FREE Quilting Patterns, Tutorials, Magazine

Excellent tool for quilters: no more dull blades with TrueSharp

 

There’s nothing worse than a dull blade or one that has nicks in it. We’re all guilty of using a rotary cutter blade longer than we should and then have issues cutting precise clean lines. I must admit I cut other things with my rotary cutters such as paper and so does my husband!

But here’s a tool that redeems this less than good habit and I was quite happy to have found it! No more dull blades with TrueSharp, the rotary blade sharpener from TrueCut. It’s quite the power tool, so little and so effective! It’s electric and you just press a button.

With its high quality sharpening stones, it sharpens 28mm, 45mm, and 60mm blades.

You might recall yesterday I was making HSTs for my quilting project and I hadn’t quite made them the size I wanted them to be. Well, I changed my mind on the project and I’m going to create this week and am swapping those little HSTs for bigger pieces.

And I’ve come up with a completely new design. A bit of a modern design with curved piecing and circles to make a couple of placemats.

Hint: These can make great holiday gifts…

Revised design - fun with curves and circles
Revised design – fun with curves and circles

 

As you can see I have directional fabrics in my pile. I need to decide what direction I want these fabrics to be oriented in my project – vertical or horizontal?

I auditioned the two directional prints and found this one to be most pleasing to the eye with the prints oriented in a horizontal fashion. I had to decide this before cutting because it makes a difference as to whether I cut across the WOF from selvage to selvage or along the length of fabric which runs parallel with the selvage.

 

Auditioning directional prints look best in the horizontal orientation
Auditioning directional prints look best in the horizontal orientation

 

Since I chose the horizontal orientation it means cutting along the length of the fabric. I placed the dotted fabric on my Unique cutting mat and lined up the TrueCut ruler at the 21″ mark of the mat. I don’t usually use the lines on the mat as cutting line but this is a quick cut and I can be more precise when I do my next cut.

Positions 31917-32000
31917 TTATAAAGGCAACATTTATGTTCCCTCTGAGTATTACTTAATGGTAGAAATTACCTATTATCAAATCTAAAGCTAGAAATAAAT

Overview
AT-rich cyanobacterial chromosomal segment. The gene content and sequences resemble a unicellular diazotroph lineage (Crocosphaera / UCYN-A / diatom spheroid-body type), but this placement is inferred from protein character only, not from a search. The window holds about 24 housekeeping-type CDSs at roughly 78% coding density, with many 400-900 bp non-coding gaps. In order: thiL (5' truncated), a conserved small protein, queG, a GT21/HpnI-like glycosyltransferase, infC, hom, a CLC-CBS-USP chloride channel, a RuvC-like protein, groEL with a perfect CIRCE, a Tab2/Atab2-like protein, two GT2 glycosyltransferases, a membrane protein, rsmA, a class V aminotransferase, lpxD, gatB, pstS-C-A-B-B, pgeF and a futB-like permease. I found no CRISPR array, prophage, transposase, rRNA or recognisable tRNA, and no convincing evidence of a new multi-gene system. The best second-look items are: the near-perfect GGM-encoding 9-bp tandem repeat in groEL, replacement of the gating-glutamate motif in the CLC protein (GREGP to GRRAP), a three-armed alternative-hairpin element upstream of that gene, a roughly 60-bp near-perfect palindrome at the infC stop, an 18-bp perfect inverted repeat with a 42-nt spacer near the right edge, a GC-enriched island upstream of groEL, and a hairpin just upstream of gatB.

A rough cut using the cutting mat lines
A rough cut using the cutting mat lines

 

Uh-oh! It looks like I’ve got a nick in my blade and the blade didn’t seem to be rolling down the fabric as smoothly as it should.

Nick in blade means threads didn't get cut
Nick in blade means threads didn’t get cut

 

Time to get my TrueSharp power rotary blade sharpener out and sharpen up the blade.

It really is important to keep your rotary cutter blades sharp as it allows for smoother, clean cut lines along your piece of fabric and makes your cutting so much more pleasant when the blade is in tip top shape.

TrueSharp power rotary blade sharpener
TrueSharp power rotary blade sharpener

 

6 steps to sharp blades

Step 1

Put a drop of honing oil on each sharpening stone – there is one at the top of the cutter and one in the lid.

Oil the sharpening stones
Oil the sharpening stones

 

Step 2

Center the blade in the blade tray using a pair of tweezers to drop it in place.

Place blade in cutter with tweezers
Place blade in cutter with tweezers

 

Step 3

Close the lid, slide the lock in place to secure lid.

Secure lid with locking device on side of unit
Secure lid with locking device on side of unit

 

Step 4

Make sure the sharpener is plugged in and press the black button down for 30 seconds – it’s a little noisy.

Press the black button to sharpen the blade
Press the black button to sharpen the blade

 

Step 5

Open cover and flip the blade over and repeat step 4.

Step 6

Test the blade on a piece of scrap fabric and repeat steps 1-5 as many times as needed to get the blade sharp.

Important Points

1. Don’t sharpen a new blade only dull blades

2. Nicked blades may sometimes not be repairable depending on how bad the nick is.

3. Follow the instructions – using it for the first time the sharpening stones will need to be saturated with the honing oil before its use.

I’ve got a sharp blade again which is awesome. Now I can proceed and cut the fabric for my project.

Never fear, there’ll be no more dull blades with TrueSharp!

Join me tomorrow, we’ll get going on the quilted placemats.

 

This is part 2 of 5 in this series.
Go back to part 1: Perfect cuts every time with the TrueCut System for your quilts

Go to part 3: Sure fire method for sewing curves – no pins or clipping required

Jennifer runs Quilts by Jen, a fantastic educational resource for quilters with many great free tutorials ranging from how to choose fabrics, understanding the value of fabrics, pressing, building Bargello runs, pinning, binding, sandwiching, couching, quilting, and much more. Check them out!

Leave a Reply

Your email address will not be published. Required fields are marked *.

It may take up to 24 hours for your comment to appear above.